Emageon teams with Dell to create value-priced PACS

June 7, 2007

PACS/IT developer Emageon and its partner Dell Computer unveiled June 7 a PACS product designed specifically for small U.S. hospitals. The RadSuite Express was introduced at the Emageon booth on the exhibit floor of the Society for Imaging Informatics in Medicine meeting in Providence.

PACS/IT developer Emageon and its partner Dell Computer unveiled June 7 a PACS product designed specifically for small U.S. hospitals. The RadSuite Express was introduced at the Emageon booth on the exhibit floor of the Society for Imaging Informatics in Medicine meeting in Providence.

This segment of the hospital market, composed of some 3600 facilities with fewer than 200 beds, was described by Emageon CEO, president, and board chairman Chuck Jett as underserved by PACS vendors. Yet the need for PACS is growing among these hospitals, which are moving increasingly into computed and digital radiography and adopting multislice CT as replacements for outdated single-slice scanners.

The web-enabled, single-server solution, which is based on Dell technology, will begin shipping in the third quarter of 2007. It will have the same clinical functionality as PACS installed at large hospitals but will be equipped with only enough computing power to handle annual procedure volumes between 20,000 and 80,000. It will lack the options that require hundreds or thousands of staff hours to configure and add to the price of the system.

"We believe this will enable small hospitals across the country to take advantage of the same tool sets as leading hospitals like Johns Hopkins," Jett said.

He compared the experience of buying Emageon's new RadSuite Express to buying a suit off the rack versus having one tailor-made.

The value-oriented system will operate on the same computer code as Emageon's full-blown PACS, but there will be no software configuration options. Hanging protocols will be set to a standard scheme, as will data routing. Such aspects of a PACS typically eat up a lot of staff time to configure, Jett said.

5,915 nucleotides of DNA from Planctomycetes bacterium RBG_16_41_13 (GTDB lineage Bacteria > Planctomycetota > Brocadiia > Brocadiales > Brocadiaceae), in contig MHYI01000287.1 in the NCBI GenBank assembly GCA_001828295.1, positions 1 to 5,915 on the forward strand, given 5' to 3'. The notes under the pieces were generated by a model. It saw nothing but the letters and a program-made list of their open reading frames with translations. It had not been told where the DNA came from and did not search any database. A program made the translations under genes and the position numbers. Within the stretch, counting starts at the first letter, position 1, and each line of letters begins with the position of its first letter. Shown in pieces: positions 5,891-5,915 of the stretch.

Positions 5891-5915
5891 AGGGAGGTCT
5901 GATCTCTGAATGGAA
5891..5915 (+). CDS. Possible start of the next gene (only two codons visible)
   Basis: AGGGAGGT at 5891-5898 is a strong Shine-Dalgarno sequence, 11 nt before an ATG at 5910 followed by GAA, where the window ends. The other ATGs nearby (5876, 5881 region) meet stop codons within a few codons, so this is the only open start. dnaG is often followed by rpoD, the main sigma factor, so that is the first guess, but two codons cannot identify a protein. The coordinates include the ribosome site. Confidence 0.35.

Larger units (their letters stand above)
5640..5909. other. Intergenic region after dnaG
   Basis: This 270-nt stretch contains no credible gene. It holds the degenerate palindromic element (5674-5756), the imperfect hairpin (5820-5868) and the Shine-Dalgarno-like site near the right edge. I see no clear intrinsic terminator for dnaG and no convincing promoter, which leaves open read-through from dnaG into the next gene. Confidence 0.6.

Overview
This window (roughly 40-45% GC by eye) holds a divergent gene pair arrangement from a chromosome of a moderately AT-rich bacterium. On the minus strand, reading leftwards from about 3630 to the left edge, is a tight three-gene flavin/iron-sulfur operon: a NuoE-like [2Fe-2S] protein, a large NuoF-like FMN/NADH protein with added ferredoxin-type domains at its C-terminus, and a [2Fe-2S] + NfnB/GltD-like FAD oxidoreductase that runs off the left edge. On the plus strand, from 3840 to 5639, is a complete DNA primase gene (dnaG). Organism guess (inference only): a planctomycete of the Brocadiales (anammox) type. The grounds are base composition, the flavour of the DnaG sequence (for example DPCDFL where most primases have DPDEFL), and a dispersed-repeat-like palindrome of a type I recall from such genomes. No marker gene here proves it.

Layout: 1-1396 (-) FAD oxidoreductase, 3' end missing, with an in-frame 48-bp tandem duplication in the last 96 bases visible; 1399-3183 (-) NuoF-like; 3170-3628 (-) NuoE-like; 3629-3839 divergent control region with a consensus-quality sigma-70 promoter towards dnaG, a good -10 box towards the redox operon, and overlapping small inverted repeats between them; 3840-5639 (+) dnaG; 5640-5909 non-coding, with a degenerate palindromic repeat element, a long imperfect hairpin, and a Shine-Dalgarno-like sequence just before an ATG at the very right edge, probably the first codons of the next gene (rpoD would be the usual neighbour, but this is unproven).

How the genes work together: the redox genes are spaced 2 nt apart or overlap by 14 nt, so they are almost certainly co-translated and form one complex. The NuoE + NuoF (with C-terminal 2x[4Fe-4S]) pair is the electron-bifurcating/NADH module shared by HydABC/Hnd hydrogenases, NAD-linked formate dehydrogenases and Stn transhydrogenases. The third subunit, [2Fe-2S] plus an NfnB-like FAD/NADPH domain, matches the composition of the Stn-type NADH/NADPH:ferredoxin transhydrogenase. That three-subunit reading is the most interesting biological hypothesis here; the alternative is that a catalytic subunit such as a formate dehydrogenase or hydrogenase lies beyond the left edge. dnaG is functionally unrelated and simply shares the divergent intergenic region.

"It's appropriate for a Johns Hopkins to say they want these things a certain way but not for a 100-bed hospital," he said. "These are the things that create cost."

The system will be manufactured, delivered, installed, and supported by Dell. Each product will be tested before leaving the factory by the same people who will install it, said Scott Jenkins, Ph.D., director of healthcare solution sales at Dell.

"We'll know it will work," he said. "We have a white-glove service to put it in."

Dell and Emageon will work together in the marketing of RadSuite Express. Buyers will order the product on Dell's website, where it is scheduled to go live in mid-July.

Options relating to computing power will be available, as buyers pick the memory and computing speed appropriate for their needs.

Customers will also have plenty of choice when it comes to paying for the system. They may choose an application service provider per-study payment plan, capital purchase, a combination of the two that includes buying some PACS equipment and possibly adding RIS and contracting for offsite data storage, or financing of an equipment purchase arranged or handled through Dell and Emageon.

This is Dell's first major effort in healthcare, just as it is Emageon's first attempt to access the small hospital market. Emageon wins more than half the deals it bids on, but market research indicates that the company is included in only 12% of all PACS deals, Jett said.

"When you're batting more than .600, you want to see if you can increase your at-bats," he said.

The partnership with Dell is designed to do exactly that.